Axl Rose on his abusive childhood:
How do you deal with knowing now?
It’s not about going, “Well, I can handle it, I’m a man.” And it’s not about going, “Well, I forgive them now.” You have to reexperience it and mourn what happened to you and grieve for yourself and nurture yourself and put yourself all back together. And it’s a very strange, long chain. Because you find out your mother and father had their problems, and their mother and father had problems, and it goes back through the ages.
How do you stop the cycle?
I don’t know. It’s finding some way to break the chain. I’m trying to fix myself and turn around and help others. You can’t really save anyone. You can support them, but they have to save themselves. You know, you can live your life the way you have and just accept it, or you can try to change it. My life still has its extremes and ups and downs, but it is a lot better because of this work. I’m very interested in getting involved with child-abuse organizations. There’s different methods of working with children, and I want to support the ones that I believe in.
Have you talked to anyone yet?
I’ve gone to one child-abuse center. When I went, the woman said that there was a little boy who wasn’t able to accept things that had happened to him and to deal with it, no matter how many children were around him who’d had the same problems. And apparently he saw something about me and childhood problems, and he said, “Well, Axl had problems, and he’s doing okay.” He started opening up, and he’s doing all right. And that’s more important to me than Guns n’ Roses, more important to me than anything I’ve done so far. Because I can relate to that more than anything. I’ve had such hatred for my father, for women, for…
Yeah. Myself. And it’s just made me crazy. I’m working on getting past those things, and the world doesn’t seem to be too tolerant of me doing that in public. It’s like “Oh, you got a problem? You go away and take care of it.” All these relatives knew little pieces of this puzzle, and nobody helped me with s**t. I’m angry about that. I can’t sit and think about Uncle So-and-So and enjoy it much. And if you’re talking with any of these people, they try to get you to just tolerate it and take things back to the way they were: “Let’s not get it public.” My family did everything they could, thinking they were doing what was right, to bury it all. My stepfather was just adamant that he was going to protect Mom and himself: “Your real father does not get brought up.” And he was also trying to cover his own tracks for what he did.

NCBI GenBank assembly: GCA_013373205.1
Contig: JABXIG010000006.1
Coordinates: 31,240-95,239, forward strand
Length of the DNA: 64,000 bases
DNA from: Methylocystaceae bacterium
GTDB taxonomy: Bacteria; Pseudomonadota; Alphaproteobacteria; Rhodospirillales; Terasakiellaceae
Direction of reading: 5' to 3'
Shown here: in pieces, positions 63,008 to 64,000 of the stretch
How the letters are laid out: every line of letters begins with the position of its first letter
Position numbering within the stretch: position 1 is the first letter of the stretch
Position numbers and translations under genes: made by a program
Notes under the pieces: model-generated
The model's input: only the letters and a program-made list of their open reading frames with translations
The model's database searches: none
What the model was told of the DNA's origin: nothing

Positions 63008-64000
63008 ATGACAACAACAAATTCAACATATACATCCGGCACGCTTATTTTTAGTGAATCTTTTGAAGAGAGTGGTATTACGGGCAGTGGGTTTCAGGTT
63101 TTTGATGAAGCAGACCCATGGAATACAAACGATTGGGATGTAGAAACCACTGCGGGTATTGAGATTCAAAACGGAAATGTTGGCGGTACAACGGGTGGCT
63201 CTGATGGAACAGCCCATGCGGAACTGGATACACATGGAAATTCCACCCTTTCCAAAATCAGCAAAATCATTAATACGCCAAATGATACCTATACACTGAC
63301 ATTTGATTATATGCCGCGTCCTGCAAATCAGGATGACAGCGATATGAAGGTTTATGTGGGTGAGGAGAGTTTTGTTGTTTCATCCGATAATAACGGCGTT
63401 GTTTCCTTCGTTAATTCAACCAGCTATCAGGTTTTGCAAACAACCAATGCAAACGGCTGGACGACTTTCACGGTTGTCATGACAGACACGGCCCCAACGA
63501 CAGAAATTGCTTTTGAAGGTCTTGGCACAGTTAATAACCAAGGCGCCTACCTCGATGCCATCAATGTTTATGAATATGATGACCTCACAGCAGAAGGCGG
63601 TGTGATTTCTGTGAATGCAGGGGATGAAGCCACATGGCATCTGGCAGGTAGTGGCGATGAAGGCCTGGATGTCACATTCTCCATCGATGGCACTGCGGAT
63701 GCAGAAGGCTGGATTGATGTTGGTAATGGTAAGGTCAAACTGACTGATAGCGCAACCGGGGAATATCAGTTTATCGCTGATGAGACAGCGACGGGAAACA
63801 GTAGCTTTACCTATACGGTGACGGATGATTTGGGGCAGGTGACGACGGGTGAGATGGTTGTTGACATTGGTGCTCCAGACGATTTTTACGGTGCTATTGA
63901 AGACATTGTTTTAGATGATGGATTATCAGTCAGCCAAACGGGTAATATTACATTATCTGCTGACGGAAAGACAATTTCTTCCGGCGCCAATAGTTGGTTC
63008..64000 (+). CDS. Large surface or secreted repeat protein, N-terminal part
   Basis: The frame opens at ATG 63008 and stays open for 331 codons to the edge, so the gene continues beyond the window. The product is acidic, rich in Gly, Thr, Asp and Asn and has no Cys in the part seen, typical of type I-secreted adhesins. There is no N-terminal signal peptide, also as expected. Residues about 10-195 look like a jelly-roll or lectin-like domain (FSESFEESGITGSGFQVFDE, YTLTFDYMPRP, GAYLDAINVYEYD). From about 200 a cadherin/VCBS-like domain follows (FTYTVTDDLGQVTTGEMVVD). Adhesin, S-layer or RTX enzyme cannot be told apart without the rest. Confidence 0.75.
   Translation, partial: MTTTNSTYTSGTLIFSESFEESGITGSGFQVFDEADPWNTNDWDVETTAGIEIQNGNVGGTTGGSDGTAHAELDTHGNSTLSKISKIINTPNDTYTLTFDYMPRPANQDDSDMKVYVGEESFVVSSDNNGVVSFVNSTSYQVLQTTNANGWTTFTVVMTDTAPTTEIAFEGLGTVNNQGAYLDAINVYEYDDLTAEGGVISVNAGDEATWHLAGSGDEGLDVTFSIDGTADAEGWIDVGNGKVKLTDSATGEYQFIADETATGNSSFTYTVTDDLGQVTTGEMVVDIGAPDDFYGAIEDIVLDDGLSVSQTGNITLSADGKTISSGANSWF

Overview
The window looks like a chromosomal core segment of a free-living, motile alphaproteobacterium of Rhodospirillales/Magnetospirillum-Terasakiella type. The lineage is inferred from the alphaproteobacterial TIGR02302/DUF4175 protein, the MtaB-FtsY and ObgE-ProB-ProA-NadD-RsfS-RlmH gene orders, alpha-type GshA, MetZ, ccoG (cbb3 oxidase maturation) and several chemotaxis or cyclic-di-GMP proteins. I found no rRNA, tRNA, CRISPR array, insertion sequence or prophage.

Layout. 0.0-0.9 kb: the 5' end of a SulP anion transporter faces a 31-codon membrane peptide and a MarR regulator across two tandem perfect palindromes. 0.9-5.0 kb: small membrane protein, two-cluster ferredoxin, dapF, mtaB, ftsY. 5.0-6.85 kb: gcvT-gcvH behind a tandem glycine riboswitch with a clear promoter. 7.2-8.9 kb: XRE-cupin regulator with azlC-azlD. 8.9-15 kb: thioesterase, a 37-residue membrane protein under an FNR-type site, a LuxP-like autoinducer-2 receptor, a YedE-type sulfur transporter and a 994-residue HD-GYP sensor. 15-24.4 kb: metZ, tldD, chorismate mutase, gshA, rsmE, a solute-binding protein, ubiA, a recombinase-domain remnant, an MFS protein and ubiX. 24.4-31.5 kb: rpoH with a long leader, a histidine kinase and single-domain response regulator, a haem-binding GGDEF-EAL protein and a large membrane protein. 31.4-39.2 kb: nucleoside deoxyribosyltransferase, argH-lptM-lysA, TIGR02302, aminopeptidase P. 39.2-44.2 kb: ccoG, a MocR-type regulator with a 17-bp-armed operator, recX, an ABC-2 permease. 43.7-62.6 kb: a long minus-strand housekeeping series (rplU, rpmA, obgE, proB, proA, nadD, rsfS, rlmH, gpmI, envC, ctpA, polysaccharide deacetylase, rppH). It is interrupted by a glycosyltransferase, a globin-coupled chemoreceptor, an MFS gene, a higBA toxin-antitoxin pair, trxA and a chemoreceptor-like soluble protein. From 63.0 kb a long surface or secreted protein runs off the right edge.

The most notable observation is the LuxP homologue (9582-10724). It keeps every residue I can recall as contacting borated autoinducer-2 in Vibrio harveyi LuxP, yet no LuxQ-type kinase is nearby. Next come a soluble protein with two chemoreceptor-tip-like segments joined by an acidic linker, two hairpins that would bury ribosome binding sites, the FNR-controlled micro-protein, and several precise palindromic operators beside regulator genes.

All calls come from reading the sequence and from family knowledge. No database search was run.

Why are you talking about this publicly?
One reason is for safety’s sake. My stepfather is one of the most dangerous human beings I’ve ever met. It’s very important that he’s not in my life anymore or in my sister’s. We may be able to forgive, but we can’t allow it to happen again. There’s a lot of reasons for me to talk about it publicly. Everybody wants to know “Why is Axl so f***ed up?” and where those things are coming from. There’s a really good chance that by going public I’m gonna get attacked. They’ll think I’m jumping on a bandwagon. But then it’s just gonna be obvious who’s an a*****e and who’s not. There are probably people that are jumping on a bandwagon. But I think it’s time. Things are changing, and things are coming out.
It’s only been in the last few years that people have really been talking about what constitutes abuse. I’m not talking about molestation but emotional abuse.
All parents are going to abuse their children in some way. You can’t be perfect. But you can help your child heal, if he’s able to talk to you. Then he can say, “You know, when I was five, I saw this.” I wear a shirt onstage sometimes that says, tell your kids the truth. People don’t really know what that’s about. Up until early this year, I was denied what happened to me, who I was, where I came from. I was denied my own existence, and I’ve been fighting for it ever since. Not that myself is the greatest thing on earth. But you have a right to fight for yourself.
If you don’t have a sense of your own identity, everything’s going to seem like a losing battle.
My growth was stopped at two years old. And when they talk about Axl Rose being a screaming two-year-old, they’re right. There’s a screaming two-year-old who’s real pissed off and hides and won’t show himself that often, even to me.Because I couldn’t protect him. And the world didn’t protect him. And women didn’t protect him and basically thought he should be put out of existence. A lot of people out there think so now. It’s a real strange thing to deal with on a consistent basis. I’m around a three-year-old baby now and then, and sometimes after a few days it’s just too overwhelming for me. My head is spinning because of the changes it’s putting me through.
Who do you want to be?
I guess I like who I am now. I’d like to have a little more internal peace. I’m sure everybody would.
By Kim Neely
April 2, 1992